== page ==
Who would play you in a movie of your life and why?

Survivalist Bear Grylls because he always seems to be able to get out of a sticky situation. We sometimes have to deal with a lot of sticky situations around here and I feel like he would be a natural. Also, I imagine that the movie version of working in a mediation center would be great if it were filmed on the side of a cliff or in white water rapids.

Tell us about a time you felt you really helped make a difference for our clients or mission.

Without breaking confidentiality, we recently had a mediation between two sisters who were trying to work out a number of different family issues surrounding their ailing grandfather and his assets. Both of the sisters were having a really difficult time communicating while they were trying to grieve the loss of their grandfather and tackle the complicated task of dividing up the assets. They were very thankful for the mediation process and the space that we provided because it enabled them to slow things down and figure out how to move forward collaboratively.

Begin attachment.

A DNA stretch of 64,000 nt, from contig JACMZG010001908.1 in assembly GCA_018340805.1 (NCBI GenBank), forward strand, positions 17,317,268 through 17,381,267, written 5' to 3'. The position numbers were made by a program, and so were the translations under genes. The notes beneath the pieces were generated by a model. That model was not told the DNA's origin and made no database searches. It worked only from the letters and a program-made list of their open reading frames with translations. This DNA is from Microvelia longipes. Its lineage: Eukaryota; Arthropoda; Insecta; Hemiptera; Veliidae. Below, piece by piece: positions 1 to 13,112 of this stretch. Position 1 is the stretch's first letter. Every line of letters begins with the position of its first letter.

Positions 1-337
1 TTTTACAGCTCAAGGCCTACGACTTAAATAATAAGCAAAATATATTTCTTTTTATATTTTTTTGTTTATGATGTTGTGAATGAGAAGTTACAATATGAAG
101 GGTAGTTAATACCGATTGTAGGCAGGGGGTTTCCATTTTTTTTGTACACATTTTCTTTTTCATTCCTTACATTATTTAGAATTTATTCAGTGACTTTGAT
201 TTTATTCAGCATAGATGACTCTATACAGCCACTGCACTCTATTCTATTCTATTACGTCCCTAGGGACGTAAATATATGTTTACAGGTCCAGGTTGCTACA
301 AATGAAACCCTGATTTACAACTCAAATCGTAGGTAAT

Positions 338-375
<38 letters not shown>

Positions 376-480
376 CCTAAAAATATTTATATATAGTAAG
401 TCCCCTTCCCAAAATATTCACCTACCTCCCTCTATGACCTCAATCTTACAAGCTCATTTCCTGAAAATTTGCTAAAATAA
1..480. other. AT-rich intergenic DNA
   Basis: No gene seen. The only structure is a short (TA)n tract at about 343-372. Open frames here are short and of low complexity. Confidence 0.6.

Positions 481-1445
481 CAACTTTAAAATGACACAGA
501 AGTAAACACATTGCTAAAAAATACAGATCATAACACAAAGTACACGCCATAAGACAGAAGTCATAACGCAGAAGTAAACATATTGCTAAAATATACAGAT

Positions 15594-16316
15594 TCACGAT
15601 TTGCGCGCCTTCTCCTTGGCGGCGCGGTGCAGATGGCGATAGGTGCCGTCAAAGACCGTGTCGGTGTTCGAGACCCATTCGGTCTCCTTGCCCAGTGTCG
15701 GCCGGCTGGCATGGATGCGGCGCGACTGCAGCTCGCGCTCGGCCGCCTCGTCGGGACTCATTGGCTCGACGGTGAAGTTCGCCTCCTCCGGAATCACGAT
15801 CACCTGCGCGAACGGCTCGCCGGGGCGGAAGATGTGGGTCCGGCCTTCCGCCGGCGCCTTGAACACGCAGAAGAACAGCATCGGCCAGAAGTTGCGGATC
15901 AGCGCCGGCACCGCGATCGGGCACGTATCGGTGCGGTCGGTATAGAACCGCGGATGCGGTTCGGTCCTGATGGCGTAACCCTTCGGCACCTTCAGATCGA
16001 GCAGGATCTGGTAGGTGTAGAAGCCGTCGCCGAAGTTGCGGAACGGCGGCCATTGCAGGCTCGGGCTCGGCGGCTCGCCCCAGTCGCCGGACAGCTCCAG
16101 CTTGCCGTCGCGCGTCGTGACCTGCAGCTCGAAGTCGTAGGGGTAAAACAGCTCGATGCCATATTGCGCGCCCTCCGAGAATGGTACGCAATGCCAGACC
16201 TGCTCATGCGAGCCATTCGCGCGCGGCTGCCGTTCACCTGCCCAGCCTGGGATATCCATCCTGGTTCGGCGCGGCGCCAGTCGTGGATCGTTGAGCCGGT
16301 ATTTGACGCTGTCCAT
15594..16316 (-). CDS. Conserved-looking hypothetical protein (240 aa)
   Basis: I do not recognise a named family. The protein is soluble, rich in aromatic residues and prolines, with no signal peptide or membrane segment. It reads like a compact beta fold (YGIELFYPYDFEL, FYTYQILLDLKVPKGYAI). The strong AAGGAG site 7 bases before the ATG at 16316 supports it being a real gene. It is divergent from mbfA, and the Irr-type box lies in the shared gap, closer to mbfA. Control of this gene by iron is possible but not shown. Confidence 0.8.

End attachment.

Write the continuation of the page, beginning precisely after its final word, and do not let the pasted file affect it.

If you could have any 3 people, living or dead, for dinner, who would it be? OK, now you can only have 2 — who would you kick out?

New England Patriots Head Coach Bill Belichick, Former US president Bill Clinton, Survivalist Bear Grylls would be a great meal. Sorry, President Clinton, no dessert for you.

 What else should we know about you?

I am a Massachusetts transplant who is extremely proud of his New England roots. When I am not working on making the world a more peaceful place, I am generally outside in the woods of New Jersey or the mountains of Utah.

iron and velvet memories.

solidarnoscIt’s the 25th anniversary of the fall of the Berlin Wall and the Velvet Revolutions in Eastern Europe. Those events got me into this whole mediation thing. Here are some drawings and reflections for you.

In 1989, I graduated from college and hightailed it to Poland. It was still a Soviet puppet state and the Cold War was still on, so I endured some Kafkaesque shenanigans to get there (including an interrogation at the Polish consulate with chain-smoking, perplexed apparatchiks). I got a job pretending to be a university English instructor, and my students pretended to learn. I went there because 1) I had no idea what to do with my life and 2) I was fascinated with the Solidarity movement of the early ’80s — in which people from all walks of life united to promote democracy, through peaceful protest and creative civil disobedience. Alas, the movement was violently squashed by martial law. When I arrived, things had “normalized” — no outward oppression or tanks in the streets, but no public gatherings, and plenty of Soviet soldiers with big hats. And breadlines straight out of a Yakov Smirnoff bit.